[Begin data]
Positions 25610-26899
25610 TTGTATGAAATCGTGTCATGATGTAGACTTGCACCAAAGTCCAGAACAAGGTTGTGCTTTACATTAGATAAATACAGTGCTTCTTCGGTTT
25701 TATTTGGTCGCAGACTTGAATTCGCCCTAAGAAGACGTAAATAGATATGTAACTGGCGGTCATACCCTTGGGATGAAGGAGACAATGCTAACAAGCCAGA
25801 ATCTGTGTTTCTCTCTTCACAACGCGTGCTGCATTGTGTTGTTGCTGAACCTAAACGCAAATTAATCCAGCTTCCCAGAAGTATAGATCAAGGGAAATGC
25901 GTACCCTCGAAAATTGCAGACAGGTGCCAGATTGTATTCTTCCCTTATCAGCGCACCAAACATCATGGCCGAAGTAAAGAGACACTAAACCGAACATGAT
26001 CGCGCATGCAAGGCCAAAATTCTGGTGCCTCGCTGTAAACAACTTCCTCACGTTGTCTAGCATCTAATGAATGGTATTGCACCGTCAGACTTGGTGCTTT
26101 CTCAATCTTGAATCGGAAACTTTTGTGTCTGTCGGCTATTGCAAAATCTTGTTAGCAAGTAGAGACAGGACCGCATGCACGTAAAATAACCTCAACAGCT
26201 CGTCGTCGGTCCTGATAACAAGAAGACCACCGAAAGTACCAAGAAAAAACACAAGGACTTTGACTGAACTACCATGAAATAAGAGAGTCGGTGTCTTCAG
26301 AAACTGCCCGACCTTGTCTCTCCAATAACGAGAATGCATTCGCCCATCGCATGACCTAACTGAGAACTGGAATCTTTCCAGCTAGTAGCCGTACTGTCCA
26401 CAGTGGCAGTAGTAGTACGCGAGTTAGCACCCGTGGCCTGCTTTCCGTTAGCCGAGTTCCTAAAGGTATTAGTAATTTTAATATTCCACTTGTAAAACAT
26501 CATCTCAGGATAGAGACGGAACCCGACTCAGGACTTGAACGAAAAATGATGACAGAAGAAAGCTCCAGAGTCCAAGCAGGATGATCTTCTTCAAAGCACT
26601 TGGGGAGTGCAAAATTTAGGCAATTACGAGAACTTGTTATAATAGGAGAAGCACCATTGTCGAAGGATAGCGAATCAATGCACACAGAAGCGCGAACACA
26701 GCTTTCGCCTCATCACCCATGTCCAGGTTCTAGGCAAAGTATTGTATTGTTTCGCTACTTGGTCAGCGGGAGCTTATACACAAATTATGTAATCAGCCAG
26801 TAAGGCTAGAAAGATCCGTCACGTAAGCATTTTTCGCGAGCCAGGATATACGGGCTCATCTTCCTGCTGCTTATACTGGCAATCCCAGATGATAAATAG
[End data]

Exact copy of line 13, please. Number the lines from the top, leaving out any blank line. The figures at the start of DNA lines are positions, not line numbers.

26701 GCTTTCGCCTCATCACCCATGTCCAGGTTCTAGGCAAAGTATTGTATTGTTTCGCTACTTGGTCAGCGGGAGCTTATACACAAATTATGTAATCAGCCAG